• Pattern of repetitive criminal behaviour by the offender
  • Failure of offender to control their behaviour such that it may result in the death or injury (physical or psychological) of other persons
  • Pattern of persistent aggressive behaviour with indifference to the consequences of their behaviour
  • Any behaviour associated with the offence of such a brutal nature that indicates that future control is unlikely using regular standards

An offender can also be declared a Dangerous Offender if they are convicted of serious personal injury offences with a sexual aspect, and have shown failure to control their sexual impulses and that this failure to control these impulses is not likely in the future. A personal injury offence includes the following:

  • sexual interference
  • invitation to sexual touching
  • sexual exploitation
  • incest
  • attempt to commit murder
  • discharging firearm with intent
  • assault with weapon or causing bodily harm
  • aggravated assault
  • sexual assault
  • sexual assault with weapon, threats to third party or causing bodily harm
  • aggravated sexual assault
  • kidnapping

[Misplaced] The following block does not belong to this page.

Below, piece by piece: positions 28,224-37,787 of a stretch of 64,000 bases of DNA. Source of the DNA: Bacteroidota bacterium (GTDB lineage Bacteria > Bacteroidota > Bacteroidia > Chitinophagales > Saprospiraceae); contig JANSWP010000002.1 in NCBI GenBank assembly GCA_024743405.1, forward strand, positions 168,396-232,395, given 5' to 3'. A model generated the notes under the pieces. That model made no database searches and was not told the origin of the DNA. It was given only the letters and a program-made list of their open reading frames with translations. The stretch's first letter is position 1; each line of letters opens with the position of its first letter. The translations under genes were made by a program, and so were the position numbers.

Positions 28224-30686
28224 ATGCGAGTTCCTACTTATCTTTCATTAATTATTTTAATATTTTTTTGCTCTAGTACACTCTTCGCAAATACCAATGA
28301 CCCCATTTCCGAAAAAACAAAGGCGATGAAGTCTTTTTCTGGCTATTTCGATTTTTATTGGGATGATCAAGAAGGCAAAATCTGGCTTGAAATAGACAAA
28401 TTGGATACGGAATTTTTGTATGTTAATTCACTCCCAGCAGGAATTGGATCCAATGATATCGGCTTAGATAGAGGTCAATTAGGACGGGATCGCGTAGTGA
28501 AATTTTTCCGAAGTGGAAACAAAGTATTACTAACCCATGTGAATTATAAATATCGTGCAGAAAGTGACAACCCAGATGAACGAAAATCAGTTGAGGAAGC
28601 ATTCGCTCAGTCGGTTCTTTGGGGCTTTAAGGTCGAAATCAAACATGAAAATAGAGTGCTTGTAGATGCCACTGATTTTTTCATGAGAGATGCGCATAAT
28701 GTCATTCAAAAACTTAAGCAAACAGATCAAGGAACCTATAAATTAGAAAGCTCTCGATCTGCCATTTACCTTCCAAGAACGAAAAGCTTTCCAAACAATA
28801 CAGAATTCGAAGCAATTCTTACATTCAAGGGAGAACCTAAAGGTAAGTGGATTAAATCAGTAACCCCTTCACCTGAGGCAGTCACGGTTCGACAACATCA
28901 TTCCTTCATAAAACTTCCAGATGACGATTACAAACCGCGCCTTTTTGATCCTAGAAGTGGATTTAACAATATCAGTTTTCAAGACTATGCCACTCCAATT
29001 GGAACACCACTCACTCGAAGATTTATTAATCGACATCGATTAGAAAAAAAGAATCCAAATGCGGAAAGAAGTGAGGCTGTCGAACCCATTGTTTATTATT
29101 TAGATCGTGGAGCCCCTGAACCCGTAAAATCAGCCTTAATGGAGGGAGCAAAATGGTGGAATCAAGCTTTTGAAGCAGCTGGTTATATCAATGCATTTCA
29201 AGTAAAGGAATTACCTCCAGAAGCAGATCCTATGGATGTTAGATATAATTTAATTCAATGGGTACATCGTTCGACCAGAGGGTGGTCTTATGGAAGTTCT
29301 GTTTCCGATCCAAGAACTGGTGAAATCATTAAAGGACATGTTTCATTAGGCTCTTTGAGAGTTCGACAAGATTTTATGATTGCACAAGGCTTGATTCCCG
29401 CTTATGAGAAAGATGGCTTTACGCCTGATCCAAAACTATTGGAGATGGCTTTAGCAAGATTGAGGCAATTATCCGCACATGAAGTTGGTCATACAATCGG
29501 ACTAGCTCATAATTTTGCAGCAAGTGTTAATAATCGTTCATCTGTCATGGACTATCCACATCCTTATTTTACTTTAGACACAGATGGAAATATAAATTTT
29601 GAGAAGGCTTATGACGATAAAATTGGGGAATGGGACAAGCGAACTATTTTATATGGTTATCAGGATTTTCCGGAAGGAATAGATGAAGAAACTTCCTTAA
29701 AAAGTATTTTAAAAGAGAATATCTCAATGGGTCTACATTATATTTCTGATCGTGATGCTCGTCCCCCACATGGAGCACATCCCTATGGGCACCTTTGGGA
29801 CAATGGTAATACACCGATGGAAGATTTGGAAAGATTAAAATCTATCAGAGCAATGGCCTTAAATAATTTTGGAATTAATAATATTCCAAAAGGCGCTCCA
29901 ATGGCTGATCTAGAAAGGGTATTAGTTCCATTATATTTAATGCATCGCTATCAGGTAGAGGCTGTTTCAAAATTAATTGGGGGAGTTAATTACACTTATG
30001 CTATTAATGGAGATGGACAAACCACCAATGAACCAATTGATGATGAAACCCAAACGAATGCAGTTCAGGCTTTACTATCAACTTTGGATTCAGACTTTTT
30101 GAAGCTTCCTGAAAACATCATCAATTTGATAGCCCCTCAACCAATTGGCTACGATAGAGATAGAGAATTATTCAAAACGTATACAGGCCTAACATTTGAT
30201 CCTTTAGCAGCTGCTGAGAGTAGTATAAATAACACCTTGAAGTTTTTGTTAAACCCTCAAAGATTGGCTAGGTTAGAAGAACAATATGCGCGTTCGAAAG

In 2008, Bill C-2 came into effect with amendments to the Dangerous Offender legislation in the Canadian Criminal Code, called the Tackling Violent Crime Act.9 Some of the major amendments included better protection for youth from adult sexual predators by increasing the age of protection for sexual activity to 16 years old, and more effective sentencing and monitoring to prevent dangerous high-risk offenders from offending again. These amendments were a step forward in protecting the public, as well as making the process more effective and efficient. Protection, efficiency and effectiveness are increased in a major way: these amendments provide for a “three strikes, you’re out” type of rule for dangerous, high-risk offenders. This means that there is a presumption of dangerousness after 3 convictions for primary designated offences, which are listed above.10 Once an offender receives 3 convictions for primary designated offences, as listed above, they will be presumed dangerous, and it is up to the defense to show, on a balance of probabilities, that this is not the case.